ILLUSTRATIONS by STEPHAN SPITZER, http://www.spitzer-illustration.com
The dorsal venous complex (DVC): dorsal venous or dorsal vasculature complex? Santorini's plexus revisited
Version of Record online: 25 AUG 2011
© 2011 THE AUTHORS. BJU INTERNATIONAL © 2011 BJU INTERNATIONAL
Volume 108, Issue 6, pages 930–932, September 2011
How to Cite
Power, N. E., Silberstein, J. L., Kulkarni, G. S. and Laudone, V. P. (2011), The dorsal venous complex (DVC): dorsal venous or dorsal vasculature complex? Santorini's plexus revisited. BJU International, 108: 930–932. doi: 10.1111/j.1464-410X.2011.10586.x
- Issue online: 25 AUG 2011
- Version of Record online: 25 AUG 2011
- robotic prostatectomy;
- dorsal venous complex (DVC)
dorsal venous complex
The dorsal venous complex (DVC), originally described by Giovanni Domenico Santorini  in his seminal 1724 publication, Observationes Anatomicae, has been an important consideration as the technique of prostate extirpative surgery evolved over the last century. Pioneering anatomical dissections by Walsh and Reiner [2, 3] further refined the radical prostatectomy (RP) techniques of Young  and Millin  in an attempt to minimize the functional morbidities associated with the procedure. Ligation of the DVC before division is commonly performed to minimize blood loss during the apical dissection of open RPs.
With the advent of laparoscopic and robotic technology, the increased intra-abdominal pressure afforded by CO2 insufflation has allowed surgeons to divide the DVC safely without initial ligation. Approaching the DVC in this fashion permits the surgeon to precisely select the site of division and thereby increase the likelihood of achieving a negative anterior apical margin in addition to urethral length maximization and sphincteric preservation. This anatomical view provides a unique opportunity to further characterize the DVC. Specifically, previously undescribed small arteries have been identified within the complex. This is probably known to many robotic and laparoscopic prostate surgeons who have used the above technique. These arteries are often located near the midline. They are commonly encountered during division of the DVC and are probably either a terminal branch of the internal pudendal artery or a small branch of the prostatic capsular artery.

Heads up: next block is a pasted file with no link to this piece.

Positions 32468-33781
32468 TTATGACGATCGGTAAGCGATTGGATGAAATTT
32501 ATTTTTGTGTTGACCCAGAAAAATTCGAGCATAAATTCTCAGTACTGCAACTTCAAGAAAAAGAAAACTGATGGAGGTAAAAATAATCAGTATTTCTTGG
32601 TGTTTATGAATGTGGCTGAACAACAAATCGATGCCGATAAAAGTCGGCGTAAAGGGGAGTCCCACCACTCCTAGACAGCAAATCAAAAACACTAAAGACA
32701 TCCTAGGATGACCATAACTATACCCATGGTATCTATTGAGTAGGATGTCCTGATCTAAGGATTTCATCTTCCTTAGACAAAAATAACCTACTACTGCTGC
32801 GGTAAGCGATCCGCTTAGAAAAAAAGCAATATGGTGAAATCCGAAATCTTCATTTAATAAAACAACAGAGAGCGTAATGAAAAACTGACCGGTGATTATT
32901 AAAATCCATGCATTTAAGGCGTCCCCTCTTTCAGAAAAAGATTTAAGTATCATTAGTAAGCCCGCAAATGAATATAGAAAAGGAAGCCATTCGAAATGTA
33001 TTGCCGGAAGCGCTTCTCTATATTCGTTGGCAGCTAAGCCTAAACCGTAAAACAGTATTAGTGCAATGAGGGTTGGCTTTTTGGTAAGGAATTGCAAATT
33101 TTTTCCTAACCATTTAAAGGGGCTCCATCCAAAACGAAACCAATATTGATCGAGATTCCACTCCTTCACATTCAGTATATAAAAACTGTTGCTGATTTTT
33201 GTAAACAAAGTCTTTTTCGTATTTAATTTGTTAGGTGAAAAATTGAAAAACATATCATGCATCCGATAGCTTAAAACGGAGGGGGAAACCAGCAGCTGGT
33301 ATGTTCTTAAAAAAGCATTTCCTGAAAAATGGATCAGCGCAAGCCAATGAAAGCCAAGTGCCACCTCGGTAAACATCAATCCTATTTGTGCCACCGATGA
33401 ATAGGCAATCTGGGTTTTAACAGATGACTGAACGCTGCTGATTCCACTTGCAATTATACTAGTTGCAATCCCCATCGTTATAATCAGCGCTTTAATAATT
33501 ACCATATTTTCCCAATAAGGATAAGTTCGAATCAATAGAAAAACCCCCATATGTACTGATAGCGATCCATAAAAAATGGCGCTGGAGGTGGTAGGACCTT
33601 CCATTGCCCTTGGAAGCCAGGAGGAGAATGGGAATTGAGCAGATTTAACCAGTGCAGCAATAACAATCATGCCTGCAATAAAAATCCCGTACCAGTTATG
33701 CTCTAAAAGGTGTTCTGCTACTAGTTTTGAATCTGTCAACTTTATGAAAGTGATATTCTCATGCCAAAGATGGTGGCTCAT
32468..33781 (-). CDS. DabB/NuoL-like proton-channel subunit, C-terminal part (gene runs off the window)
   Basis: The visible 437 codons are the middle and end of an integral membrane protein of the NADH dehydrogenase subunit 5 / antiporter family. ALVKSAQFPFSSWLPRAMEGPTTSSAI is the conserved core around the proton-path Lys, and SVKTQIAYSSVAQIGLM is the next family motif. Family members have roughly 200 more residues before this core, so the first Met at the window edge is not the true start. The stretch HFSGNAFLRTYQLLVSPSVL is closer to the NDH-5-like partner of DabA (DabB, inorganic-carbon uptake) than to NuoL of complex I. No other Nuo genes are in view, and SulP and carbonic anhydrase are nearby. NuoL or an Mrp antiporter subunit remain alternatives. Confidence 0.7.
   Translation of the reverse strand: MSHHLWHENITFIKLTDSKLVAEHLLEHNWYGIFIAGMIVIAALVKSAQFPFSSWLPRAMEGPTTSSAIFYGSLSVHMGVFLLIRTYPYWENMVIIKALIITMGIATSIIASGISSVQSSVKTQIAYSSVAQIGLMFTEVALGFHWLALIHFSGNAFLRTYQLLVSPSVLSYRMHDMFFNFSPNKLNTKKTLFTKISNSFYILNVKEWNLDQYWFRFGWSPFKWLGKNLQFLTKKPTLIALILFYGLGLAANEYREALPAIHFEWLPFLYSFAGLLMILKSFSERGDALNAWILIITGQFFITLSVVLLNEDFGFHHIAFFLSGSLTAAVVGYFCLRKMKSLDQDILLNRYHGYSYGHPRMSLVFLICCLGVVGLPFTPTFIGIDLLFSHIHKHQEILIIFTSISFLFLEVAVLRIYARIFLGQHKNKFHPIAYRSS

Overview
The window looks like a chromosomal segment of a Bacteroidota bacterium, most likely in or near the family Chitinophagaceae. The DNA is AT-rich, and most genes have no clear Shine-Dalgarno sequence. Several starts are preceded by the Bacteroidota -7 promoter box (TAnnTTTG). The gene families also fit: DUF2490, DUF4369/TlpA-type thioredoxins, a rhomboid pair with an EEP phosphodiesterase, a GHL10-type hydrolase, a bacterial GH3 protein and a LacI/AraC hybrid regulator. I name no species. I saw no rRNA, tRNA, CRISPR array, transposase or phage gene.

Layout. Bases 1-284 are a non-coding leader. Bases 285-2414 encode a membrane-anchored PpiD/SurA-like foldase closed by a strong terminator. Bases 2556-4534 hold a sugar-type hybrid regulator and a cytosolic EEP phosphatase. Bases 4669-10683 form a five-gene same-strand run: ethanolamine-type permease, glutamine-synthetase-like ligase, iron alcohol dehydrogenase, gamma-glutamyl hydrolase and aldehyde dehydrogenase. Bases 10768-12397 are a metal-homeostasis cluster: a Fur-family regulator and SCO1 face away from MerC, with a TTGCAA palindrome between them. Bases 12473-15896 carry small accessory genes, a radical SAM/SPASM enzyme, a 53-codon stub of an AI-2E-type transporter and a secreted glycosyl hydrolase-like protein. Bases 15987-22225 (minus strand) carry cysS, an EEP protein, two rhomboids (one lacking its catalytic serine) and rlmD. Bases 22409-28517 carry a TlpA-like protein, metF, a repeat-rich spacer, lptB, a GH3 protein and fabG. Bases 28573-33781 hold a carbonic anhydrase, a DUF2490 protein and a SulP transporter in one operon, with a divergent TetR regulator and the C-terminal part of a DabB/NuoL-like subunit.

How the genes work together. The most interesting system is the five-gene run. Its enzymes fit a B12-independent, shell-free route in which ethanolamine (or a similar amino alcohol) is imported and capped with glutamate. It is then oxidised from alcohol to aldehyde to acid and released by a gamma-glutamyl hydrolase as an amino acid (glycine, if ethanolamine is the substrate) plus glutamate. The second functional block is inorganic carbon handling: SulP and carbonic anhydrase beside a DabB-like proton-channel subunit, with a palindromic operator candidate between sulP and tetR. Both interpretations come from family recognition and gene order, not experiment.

Based on these observations, we suggest that the DVC be renamed the dorsal vascular complex. This would more accurately reflect the true character of the involved anatomical structures and neither the acronym nor the eponym would need changing. Further anatomical study is required to identify the origin of the ‘dorsal vascular complex’ arterial vessel and to determine its contribution, if any, to functional outcomes after RP.
The dorsal vascular complex has been divided during a robot assisted laparoscopic prostatectomy displaying both the venous plexus and a small arterial vessel.
Supported by The Sidney Kimmel Center for Prostate and Urologic Cancers.
- 1Observationes Anatomicae. Venetiis, apus J. B. Recurti, 1724.
- 4Conservative Perineal Prostatectomy: The Results of Two Years' Experience and Report of Seventy-Five Cases. Ann Surg 1905; 41: 549–57.
- 5Retropubic urinary surgery, Edinburgh: E. & S. Livingstone, 1947.